Navy collisions rare but provide lessons in their wake – USA TODAY
Seven sailors were reported missing after a collision between a U.S. Navy destroyer and a merchant vessel off the coast of Japan.
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While investigators search for the cause of a fatal collision involving the USS Fitzgerald with a container ship near Japan, Navy experts said such accidents are “very rare” but could provide lessons for future sailors.
“This is big news because it happens so rarely,” said Bryan McGrath, a retired Navy commander whose last command was the USS Bulkeley, a destroyer similar to the Fitzgerald. “It happens rarely not because ship movements are so simple and straightforward — but because a high degree of professionalism is demanded from both military and commercial operators.”
The Fitzgerald collided about 2:30 a.m. Saturday with a Philippine-flagged container ship ACX Crystal that was more than three times larger. On Sunday, the Navy called off the search for seven sailors missing from the Fitzgerald after several bodies were recovered from flooded compartments on the ship. The Fitzgerald’s captain was seriously injured in the incident, and the ship nearly foundered before being towed back to port in Yokosuka, Japan.
Details remained scarce about what led to the collision in an area busy with sea traffic. Vice Adm. Joseph Aucoin, the command of the Navy’s 7th Fleet, ordered an investigation.
“The damage was significant; this was not a small collision,” he said.
Collisions of any sort are rare, and even minor incidents damage the careers of naval officers. But Navy ships occasionally brush against buoys or become grounded as they navigate narrow shallows near ports.
A former chairman of the Joint Chiefs of Staff, Adm. Mike Mullen, described on David Letterman’s program in June 2011 how he spent 11 years recovering from an early career setback when his ship hit a buoy in the channel during his first command.
“It was a measure of getting up after those mistakes,” Mullen said.
Collisions between ships — particularly those involving casualties — are even rarer, according to experts.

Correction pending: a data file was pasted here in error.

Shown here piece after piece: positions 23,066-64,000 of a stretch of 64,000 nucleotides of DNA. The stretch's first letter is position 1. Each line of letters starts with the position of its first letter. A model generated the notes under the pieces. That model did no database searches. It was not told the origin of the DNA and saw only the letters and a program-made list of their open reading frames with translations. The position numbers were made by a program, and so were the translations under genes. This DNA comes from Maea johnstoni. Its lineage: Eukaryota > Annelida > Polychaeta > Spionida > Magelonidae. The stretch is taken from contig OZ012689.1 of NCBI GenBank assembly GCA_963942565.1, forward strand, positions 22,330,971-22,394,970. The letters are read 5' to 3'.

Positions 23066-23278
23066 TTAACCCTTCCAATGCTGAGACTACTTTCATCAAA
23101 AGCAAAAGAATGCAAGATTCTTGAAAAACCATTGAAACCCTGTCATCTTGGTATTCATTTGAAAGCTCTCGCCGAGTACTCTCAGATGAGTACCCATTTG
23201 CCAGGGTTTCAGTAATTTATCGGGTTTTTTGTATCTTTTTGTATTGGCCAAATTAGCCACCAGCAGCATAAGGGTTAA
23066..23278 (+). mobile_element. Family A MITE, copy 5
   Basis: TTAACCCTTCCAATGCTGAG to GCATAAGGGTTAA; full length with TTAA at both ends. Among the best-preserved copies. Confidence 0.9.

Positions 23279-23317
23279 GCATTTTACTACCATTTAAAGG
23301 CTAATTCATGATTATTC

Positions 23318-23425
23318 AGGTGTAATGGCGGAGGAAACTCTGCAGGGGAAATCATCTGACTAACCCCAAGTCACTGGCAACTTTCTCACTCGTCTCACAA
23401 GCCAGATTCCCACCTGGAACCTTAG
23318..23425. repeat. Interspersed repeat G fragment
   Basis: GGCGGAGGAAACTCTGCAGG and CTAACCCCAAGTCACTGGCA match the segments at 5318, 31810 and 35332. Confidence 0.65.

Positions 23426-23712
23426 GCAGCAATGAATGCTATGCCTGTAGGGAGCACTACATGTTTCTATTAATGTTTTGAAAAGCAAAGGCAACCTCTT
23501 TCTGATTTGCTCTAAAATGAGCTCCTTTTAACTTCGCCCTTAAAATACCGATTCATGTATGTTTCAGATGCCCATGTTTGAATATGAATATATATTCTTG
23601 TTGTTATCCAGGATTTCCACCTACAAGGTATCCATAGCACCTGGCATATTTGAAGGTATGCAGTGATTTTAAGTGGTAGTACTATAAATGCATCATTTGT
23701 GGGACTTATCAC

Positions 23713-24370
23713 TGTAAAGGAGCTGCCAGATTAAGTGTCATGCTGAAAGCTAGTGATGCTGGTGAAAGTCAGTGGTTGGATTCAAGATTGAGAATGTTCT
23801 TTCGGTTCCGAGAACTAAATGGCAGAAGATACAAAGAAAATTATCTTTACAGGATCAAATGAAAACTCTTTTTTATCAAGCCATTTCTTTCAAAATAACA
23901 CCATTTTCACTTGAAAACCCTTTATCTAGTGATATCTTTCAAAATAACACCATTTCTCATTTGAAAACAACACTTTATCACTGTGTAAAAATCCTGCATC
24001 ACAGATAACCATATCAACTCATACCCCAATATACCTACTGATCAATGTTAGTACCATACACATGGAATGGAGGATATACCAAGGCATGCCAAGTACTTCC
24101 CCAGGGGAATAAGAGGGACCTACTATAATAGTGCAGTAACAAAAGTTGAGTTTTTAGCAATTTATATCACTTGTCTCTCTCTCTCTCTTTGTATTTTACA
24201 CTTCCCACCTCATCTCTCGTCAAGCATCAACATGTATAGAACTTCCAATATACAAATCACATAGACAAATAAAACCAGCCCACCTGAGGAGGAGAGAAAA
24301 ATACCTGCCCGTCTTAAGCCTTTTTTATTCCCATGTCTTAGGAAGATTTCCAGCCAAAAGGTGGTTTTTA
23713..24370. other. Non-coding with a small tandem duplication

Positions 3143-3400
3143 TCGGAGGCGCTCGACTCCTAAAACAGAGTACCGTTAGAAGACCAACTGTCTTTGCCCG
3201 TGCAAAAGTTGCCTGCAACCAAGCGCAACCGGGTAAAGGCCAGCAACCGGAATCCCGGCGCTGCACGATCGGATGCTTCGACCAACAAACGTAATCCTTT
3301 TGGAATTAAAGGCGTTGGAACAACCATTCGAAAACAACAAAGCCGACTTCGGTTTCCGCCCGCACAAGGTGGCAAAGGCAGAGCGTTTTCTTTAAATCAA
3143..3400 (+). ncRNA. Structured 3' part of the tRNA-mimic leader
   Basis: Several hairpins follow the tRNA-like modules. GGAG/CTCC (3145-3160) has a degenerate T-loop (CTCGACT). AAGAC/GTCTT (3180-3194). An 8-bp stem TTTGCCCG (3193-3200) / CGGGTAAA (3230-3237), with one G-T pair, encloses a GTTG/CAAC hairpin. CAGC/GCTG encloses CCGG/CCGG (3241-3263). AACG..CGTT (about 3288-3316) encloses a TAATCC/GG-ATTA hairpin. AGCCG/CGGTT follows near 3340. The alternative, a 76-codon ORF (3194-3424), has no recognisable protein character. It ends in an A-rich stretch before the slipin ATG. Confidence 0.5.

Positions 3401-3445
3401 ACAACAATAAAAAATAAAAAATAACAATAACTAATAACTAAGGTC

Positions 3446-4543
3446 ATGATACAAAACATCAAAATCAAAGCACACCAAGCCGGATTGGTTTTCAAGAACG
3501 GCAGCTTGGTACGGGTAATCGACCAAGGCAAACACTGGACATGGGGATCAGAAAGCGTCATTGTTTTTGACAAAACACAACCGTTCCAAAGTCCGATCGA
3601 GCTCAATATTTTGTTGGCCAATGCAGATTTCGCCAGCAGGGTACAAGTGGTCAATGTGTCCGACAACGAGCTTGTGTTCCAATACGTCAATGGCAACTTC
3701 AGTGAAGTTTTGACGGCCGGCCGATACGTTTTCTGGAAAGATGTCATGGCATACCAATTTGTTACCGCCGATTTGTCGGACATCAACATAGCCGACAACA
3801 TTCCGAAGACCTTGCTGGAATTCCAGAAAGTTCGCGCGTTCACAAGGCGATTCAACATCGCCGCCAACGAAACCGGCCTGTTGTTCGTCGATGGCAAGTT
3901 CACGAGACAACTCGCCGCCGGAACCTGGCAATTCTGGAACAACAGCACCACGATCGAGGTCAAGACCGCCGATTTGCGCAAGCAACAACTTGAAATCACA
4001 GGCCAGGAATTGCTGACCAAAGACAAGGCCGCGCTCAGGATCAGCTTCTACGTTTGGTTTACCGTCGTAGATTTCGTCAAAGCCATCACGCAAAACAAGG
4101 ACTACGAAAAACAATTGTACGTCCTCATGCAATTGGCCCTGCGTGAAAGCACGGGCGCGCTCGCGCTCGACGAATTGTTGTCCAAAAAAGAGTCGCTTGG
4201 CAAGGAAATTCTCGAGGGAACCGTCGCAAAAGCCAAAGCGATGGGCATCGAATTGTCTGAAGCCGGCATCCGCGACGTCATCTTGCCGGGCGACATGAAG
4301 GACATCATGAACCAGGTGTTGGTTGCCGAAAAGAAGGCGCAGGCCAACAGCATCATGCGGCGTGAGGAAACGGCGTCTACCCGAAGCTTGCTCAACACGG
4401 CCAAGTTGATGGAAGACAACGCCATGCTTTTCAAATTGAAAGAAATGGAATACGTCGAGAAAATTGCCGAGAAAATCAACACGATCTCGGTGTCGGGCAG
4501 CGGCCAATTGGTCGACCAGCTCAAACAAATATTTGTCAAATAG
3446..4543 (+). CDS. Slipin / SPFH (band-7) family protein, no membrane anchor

“A U.S. ship is damaged in a collision to my knowledge, only every couple of years,” said McGrath, who is now managing director The FerryBridge Group, a national security consulting firm. “Loss of life, as we’ve had in this instance, is even rarer.”
Ships have nautical rules of the road established by the International Maritime Organization. Ships have technology such as radar and crew members to lookout for other vessels.
“It is far too early to speculate as to the cause of this particular accident. We just don’t have the evidence in yet,” said Jerry Hendrix, a retired Navy captain who was director of naval history. “In the past, these circumstances generally are attributed to some error in navigation on the part of one bridge crew or the other.”
McGrath warned that electronic systems don’t always conform to what crew members see, “especially at night.”
“What I can say is that because ships are large and somewhat lumbering, it takes time to turn or change speed,” McGrath said.
Among recent incidents:
• The USS Lake Champlain, a guided-missile cruiser nearly as long as two football fields, collided with a 70-foot fishing boat during a training exercise off South Korea in May. No injuries were reported.
• The Russian reconnaissance ship Liman sank in April after colliding in heavy fog with a Togo-flagged freighter in the Black Sea near Istanbul. All of the crew members were rescued.
• The USS Louisiana nuclear ballistic-missile submarine suffered a minor collision in August 2016 with the USNS Eagleview support ship off Washington state.
A touchstone accident was the collision of the USS Belknap guided-missile cruiser with the USS John F. Kennedy aircraft carrier on Nov. 22, 1975. The collision off Sicily sparked a fire aboard the Belknap, where seven crewmen died and 47 were injured.
Hendrix, who was taught in the 1980s about the Belknap as a midshipman in the reserve officers’ training corps at Purdue University, said lessons will also be gleaned from the Fitzgerald incident.
“Whatever mistakes were made by either ship, those things will be collected, they will be synthesized, and then they will be taught to future generations of navigators and mariners so that we can learn from them and not repeat the mistakes of the past,” said Hendrix, who is now a senior fellow and a director of the defense strategies and assessments program at the Center for a New American Security.